While plenty of groups of seven people have spent hours sitting around a game board playing Diplomacy, there are other ways to play the game. Because it can often be difficult to get seven people together to play, there are slightly different rules for playing the traditional version of Diplomacy with fewer players. For instance, if there are only six players available, Italy is eliminated. If there are even fewer people around, then each player has a combination of countries under his or her control.
Since the game was invented in the 1950s by Allan Calhamer -- a then-undergraduate student at Harvard University studying 19th century history -- people have long played the traditional version of Diplomacy via mail, with moves being submitted through the post. These days, not surprisingly, it has become more common to use technology and play using e-mail, text message or online.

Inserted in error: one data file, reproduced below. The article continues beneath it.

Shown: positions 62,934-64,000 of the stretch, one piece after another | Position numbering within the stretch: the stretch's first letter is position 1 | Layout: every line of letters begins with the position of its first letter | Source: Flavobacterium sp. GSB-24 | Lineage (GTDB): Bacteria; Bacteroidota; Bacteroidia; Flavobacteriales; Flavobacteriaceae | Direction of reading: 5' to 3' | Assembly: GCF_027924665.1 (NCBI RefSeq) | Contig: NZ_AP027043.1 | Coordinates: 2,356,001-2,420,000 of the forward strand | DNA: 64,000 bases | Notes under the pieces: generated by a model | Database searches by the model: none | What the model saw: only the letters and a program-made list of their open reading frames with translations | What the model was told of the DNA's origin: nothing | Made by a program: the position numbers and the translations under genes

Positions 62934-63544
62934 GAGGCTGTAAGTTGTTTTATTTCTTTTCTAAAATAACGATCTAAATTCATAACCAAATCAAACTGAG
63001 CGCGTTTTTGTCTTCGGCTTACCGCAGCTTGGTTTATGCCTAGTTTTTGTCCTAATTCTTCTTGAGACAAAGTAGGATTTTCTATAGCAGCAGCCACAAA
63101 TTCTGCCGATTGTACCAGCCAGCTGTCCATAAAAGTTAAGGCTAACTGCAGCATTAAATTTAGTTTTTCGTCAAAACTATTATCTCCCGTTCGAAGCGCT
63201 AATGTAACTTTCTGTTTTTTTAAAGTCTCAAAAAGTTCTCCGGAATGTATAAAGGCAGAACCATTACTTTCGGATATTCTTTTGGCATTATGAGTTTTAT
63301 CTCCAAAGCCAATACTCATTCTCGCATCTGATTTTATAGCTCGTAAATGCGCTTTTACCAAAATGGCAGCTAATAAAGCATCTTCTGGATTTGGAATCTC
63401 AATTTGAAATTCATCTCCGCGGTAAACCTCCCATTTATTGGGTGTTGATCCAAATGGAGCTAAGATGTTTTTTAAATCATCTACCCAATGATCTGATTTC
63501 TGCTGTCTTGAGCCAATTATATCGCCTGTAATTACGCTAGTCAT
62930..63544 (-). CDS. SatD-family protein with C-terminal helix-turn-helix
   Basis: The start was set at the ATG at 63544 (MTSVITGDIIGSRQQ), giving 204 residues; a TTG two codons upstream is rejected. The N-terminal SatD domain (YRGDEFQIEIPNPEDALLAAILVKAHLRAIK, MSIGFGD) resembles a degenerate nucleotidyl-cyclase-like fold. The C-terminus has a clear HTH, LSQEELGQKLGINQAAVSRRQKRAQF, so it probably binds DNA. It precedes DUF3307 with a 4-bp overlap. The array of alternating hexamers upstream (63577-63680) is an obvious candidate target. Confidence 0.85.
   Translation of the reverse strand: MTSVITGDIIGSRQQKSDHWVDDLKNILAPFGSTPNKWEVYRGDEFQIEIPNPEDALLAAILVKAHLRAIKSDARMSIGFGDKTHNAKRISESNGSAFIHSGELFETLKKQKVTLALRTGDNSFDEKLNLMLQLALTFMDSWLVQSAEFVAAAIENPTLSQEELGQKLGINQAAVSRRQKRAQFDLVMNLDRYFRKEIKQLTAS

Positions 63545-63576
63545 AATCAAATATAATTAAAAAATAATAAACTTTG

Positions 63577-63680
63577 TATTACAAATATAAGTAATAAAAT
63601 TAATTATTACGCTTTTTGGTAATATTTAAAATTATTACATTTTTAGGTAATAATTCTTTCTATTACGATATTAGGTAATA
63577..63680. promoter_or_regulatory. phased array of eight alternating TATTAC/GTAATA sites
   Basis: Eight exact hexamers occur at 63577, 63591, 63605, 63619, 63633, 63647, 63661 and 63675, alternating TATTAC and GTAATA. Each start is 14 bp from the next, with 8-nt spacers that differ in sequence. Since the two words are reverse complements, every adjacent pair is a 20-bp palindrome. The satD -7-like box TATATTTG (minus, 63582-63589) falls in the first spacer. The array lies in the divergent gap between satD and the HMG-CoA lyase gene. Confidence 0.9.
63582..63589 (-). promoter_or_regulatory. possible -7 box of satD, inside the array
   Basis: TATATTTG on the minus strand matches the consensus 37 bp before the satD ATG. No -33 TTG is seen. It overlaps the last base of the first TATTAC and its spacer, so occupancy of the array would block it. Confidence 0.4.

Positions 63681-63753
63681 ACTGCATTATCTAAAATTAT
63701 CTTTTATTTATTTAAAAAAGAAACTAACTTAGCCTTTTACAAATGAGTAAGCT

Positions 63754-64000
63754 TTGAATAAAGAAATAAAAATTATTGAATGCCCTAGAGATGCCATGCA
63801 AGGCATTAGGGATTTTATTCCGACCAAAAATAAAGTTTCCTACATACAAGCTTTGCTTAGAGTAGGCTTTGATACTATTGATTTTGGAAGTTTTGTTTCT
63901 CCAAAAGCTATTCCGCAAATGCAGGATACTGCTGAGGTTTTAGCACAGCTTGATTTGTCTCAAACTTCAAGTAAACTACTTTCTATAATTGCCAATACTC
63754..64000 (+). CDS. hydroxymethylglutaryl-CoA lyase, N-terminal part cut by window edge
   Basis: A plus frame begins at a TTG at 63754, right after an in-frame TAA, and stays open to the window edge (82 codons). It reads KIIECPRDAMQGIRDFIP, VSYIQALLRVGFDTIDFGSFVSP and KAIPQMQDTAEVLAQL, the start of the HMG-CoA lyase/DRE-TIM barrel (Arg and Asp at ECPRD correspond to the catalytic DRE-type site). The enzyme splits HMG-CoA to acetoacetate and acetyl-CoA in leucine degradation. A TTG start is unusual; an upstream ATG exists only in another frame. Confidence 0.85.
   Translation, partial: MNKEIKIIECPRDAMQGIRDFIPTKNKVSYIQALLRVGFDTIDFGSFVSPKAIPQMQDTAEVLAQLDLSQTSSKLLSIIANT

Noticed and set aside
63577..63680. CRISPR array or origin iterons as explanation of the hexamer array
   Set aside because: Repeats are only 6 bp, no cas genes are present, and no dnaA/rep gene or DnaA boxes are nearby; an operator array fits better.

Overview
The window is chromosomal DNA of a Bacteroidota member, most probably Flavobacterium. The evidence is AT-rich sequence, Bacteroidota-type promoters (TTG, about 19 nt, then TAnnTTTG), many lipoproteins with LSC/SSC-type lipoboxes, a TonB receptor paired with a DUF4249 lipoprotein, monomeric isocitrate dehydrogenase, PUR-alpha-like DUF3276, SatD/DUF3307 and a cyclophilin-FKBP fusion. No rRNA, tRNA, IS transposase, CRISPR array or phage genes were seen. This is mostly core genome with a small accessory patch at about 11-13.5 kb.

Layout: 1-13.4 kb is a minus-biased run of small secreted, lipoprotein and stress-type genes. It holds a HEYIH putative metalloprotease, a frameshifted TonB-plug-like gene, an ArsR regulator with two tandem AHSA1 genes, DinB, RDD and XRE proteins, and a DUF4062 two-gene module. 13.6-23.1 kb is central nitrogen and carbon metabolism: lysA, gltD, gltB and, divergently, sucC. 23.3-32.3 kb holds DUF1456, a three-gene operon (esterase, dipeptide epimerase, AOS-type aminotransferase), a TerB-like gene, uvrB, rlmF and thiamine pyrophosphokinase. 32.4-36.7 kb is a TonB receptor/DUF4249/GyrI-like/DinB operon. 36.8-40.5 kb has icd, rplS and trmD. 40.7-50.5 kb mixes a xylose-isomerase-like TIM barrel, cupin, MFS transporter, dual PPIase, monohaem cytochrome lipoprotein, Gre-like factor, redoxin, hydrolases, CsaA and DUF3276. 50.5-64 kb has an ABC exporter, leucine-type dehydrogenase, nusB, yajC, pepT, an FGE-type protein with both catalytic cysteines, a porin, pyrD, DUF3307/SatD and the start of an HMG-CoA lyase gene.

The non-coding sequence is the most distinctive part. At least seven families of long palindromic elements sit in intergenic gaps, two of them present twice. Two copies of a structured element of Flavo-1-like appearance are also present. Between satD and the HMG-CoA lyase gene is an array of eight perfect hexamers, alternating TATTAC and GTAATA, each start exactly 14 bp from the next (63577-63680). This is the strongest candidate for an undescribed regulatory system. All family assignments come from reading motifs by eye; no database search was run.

Additionally, there is a World Diplomacy Convention held each year in a different location [source: Leroy]. Originally held in Birmingham, England, in 1988, the event brings players from all over the world together to play in a tournament. The winner of the event is considered the world champion of Diplomacy. There are also other games (not all of them produced by the same company) that share the basic rules of Diplomacy, but are set in other areas of the world. For instance, the game Machiavelli is set in Renaissance Italy, and the game Kamakura is set in Feudal Japan.
Although it has been 40 years since Strickler, the former diplomat, has played Diplomacy, his fond memory of the game is an indication of how addictive it can be. When he played during college, there was even a newspaper that reported on the game's negotiations, rumors, alliances and ultimate actions. "It's a great game," he says. "No wonder Kissinger loved it."